1100 E. Higgins Road
Schaumburg, IL 60173
Phone: (847) 330-0133
Fax: (847) 330-0093
Arts & Museums
The past is, ironically, an essential part of a community’s present and future. It tells us how a particular community has sustained itself against trying times and how it has flourished in times of prosperity. The Arlington Heights Historical Society has preserved this past at the community’s Historical Museum. Comprising five buildings – Muller House, Log Cabin, Coach House, Banta House and the Soda Pop Factory Building – this museum houses artifacts and documents detailing the past of Arlington Heights. Tours are available at specific timings, so do see the website to plan your visit.
This Second Empire styled building was built in 1873 and is listed on the National Register of Historic Places since 1979. The George Clayson House was the residential home of a local carpenter and orchardist of the same name. Spread across 10 acres (4.04 hectares), it was bought by the Palatine Public Library and is maintained by the Palatine Park District. Today it is a public museum and library focusing on local history. A gem for history lovers, it features countless heirlooms and relics from Palatine’s past.
Talented duo Jay Turner and Dennis Quijano have taken their designing instincts and artistic streak back to the suburbs where their roots lie. Their Paper Crown Gallery is a culmination of their passions and entrepreneurial spirit. It has formed a network of local up-and-coming artists that showcase their work making fine art more accessible and affordable. It organizes numerous art classes, photography sessions and graphic designing workshops. Don't miss their BYOB Art and Spirits event, which is a fun night of creativity and fine wine.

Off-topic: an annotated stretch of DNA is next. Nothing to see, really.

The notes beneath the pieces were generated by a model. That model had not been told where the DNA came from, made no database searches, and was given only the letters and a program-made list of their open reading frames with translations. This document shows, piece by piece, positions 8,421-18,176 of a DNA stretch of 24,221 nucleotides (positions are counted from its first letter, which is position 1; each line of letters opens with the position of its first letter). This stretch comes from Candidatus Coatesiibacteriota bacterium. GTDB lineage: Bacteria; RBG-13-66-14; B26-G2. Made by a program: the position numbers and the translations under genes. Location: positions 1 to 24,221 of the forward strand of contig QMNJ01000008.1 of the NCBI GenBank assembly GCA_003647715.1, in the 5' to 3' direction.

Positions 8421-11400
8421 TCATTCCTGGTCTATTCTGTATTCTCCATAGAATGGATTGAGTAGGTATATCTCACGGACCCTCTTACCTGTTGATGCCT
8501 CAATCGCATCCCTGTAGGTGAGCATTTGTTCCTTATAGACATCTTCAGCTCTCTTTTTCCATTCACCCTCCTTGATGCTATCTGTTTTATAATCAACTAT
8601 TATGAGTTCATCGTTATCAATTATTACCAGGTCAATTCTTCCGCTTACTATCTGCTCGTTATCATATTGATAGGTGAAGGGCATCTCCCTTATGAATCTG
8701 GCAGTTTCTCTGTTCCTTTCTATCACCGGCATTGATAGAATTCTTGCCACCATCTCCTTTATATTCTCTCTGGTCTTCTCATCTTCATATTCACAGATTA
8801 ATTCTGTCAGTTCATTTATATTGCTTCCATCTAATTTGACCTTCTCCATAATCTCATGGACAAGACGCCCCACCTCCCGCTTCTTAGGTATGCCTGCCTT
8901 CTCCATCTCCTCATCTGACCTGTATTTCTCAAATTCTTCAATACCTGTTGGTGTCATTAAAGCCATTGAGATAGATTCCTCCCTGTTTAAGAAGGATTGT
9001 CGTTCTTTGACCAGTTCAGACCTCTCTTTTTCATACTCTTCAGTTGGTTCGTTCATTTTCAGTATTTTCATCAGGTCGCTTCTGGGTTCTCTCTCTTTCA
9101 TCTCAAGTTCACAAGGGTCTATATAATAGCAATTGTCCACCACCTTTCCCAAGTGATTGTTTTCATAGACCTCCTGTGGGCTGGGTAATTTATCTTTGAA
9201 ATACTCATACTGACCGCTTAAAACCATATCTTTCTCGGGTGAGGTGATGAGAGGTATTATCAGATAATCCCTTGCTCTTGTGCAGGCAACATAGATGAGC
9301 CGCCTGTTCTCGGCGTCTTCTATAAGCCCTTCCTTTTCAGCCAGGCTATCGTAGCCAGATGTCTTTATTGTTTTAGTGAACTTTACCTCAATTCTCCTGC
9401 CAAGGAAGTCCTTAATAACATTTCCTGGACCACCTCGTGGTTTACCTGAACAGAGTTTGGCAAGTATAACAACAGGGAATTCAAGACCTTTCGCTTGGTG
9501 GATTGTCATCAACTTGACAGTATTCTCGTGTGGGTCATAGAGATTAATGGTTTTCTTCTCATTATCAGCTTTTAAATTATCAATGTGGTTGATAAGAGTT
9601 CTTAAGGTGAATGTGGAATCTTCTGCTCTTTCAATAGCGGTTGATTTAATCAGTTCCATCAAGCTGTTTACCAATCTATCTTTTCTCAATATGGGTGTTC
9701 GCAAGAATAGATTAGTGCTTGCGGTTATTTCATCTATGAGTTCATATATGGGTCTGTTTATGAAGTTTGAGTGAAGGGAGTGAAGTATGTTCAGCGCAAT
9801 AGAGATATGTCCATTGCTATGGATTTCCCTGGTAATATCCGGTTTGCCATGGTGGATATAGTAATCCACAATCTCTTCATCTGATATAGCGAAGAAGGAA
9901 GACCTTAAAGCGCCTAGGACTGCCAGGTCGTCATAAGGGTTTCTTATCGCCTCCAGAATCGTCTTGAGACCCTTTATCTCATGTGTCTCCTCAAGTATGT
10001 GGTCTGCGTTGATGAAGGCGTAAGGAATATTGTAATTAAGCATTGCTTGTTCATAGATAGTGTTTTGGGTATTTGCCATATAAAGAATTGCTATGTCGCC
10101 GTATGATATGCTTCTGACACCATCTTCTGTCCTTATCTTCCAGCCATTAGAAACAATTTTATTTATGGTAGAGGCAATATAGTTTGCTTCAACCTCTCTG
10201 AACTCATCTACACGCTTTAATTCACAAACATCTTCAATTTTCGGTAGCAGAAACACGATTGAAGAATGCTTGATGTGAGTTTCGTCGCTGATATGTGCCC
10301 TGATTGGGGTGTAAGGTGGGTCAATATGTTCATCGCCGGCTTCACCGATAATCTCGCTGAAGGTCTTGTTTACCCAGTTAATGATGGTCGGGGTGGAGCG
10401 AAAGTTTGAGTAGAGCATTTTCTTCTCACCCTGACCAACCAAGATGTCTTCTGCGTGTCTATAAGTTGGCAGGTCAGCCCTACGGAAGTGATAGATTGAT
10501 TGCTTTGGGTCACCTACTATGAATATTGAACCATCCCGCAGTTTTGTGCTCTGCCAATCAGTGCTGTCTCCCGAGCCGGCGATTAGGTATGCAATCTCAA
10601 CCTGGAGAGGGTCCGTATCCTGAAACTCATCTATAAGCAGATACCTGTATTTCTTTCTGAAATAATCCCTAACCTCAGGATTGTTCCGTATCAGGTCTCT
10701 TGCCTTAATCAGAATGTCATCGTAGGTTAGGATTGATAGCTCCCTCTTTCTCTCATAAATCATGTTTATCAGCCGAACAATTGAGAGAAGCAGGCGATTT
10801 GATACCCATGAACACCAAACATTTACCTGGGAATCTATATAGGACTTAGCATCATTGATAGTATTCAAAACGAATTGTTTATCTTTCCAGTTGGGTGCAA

McDonald's USA First Store Museum is an image of the early McDonald's Restaurant in Des Plaines. The Museum has retained features of its original structure while undergoing renovations. The original kitchen along with cooking and serving equipment complete with mannequins of the serving staff, give you an idea about the first McDonald's Restaurant. Though the visitors can view the store closely, entry inside is not permitted.
Are you a parent traveling with children who wants to take a break from the hectic mess of airport travel? If so, head over to the departure level of Terminal 2, where you will find an assortment of interactive exhibits that will wear the little ones out in no time. There is an assortment of displays, including a two-story purple cargo airplane, complete with movable foam rubber cargo. Parents can rest on park benches.
Established in 1846 by the Stacy family, their home functioned as a wayside inn, offering shelter to commuters between Galena and Chicago. The stay at Stacy's Tavern offered guests a comfortable bed, satisfying meals and feed for the horses. With the introduction of the railroad, the Stacy abode, ceased to function as an inn. The property was purchased by the Village of Glen Ellyn in 1968, and along with the historical society, restored this beautiful Greek Revival Architecture and opened it as the Stacy’s Tavern Museum.